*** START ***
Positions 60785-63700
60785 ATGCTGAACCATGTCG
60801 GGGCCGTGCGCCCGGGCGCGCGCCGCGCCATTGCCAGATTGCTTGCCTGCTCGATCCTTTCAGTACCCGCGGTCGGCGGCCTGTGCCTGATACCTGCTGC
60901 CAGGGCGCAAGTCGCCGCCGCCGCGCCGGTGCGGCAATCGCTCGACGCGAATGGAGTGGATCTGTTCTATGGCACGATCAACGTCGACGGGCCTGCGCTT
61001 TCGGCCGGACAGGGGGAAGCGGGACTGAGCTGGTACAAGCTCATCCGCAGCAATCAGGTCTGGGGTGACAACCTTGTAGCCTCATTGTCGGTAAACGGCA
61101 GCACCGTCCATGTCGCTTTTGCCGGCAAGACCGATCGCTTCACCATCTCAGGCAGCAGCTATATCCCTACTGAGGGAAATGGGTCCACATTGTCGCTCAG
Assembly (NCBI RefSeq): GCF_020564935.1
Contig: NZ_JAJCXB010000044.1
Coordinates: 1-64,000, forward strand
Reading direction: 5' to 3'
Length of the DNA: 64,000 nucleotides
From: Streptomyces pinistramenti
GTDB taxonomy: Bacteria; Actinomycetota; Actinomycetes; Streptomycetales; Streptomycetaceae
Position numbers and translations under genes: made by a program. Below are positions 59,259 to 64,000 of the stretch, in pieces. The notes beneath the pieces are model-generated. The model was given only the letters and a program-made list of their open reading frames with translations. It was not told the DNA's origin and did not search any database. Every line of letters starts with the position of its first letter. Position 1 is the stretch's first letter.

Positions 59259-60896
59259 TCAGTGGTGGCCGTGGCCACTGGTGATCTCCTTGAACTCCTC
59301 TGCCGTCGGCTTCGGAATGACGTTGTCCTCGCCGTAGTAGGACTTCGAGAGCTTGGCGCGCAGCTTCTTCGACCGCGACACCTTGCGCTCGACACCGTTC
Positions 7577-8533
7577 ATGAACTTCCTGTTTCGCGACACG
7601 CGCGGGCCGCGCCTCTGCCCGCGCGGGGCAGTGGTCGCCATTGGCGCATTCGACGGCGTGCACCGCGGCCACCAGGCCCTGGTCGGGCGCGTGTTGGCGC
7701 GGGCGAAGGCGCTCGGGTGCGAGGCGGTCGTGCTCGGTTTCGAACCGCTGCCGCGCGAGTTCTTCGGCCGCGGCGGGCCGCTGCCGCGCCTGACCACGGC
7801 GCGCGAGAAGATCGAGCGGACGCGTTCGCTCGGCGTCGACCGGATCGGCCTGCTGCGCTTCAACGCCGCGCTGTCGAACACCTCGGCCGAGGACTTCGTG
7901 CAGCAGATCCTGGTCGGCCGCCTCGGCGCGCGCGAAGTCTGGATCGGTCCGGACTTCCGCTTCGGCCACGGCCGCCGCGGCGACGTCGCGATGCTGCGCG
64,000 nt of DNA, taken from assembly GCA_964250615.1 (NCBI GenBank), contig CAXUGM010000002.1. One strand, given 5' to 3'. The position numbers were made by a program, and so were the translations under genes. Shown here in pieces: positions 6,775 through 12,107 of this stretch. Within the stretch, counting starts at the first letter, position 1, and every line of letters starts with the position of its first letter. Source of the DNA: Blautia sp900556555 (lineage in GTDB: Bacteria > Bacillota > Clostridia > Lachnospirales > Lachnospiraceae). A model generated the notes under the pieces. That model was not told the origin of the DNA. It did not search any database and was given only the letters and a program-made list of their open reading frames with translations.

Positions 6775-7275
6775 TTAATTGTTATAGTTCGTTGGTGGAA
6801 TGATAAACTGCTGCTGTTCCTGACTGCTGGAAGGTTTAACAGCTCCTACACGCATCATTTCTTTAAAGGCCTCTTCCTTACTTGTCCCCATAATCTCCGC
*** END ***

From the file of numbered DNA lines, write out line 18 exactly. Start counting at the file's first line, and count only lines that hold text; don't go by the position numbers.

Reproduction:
Positions 7577-8533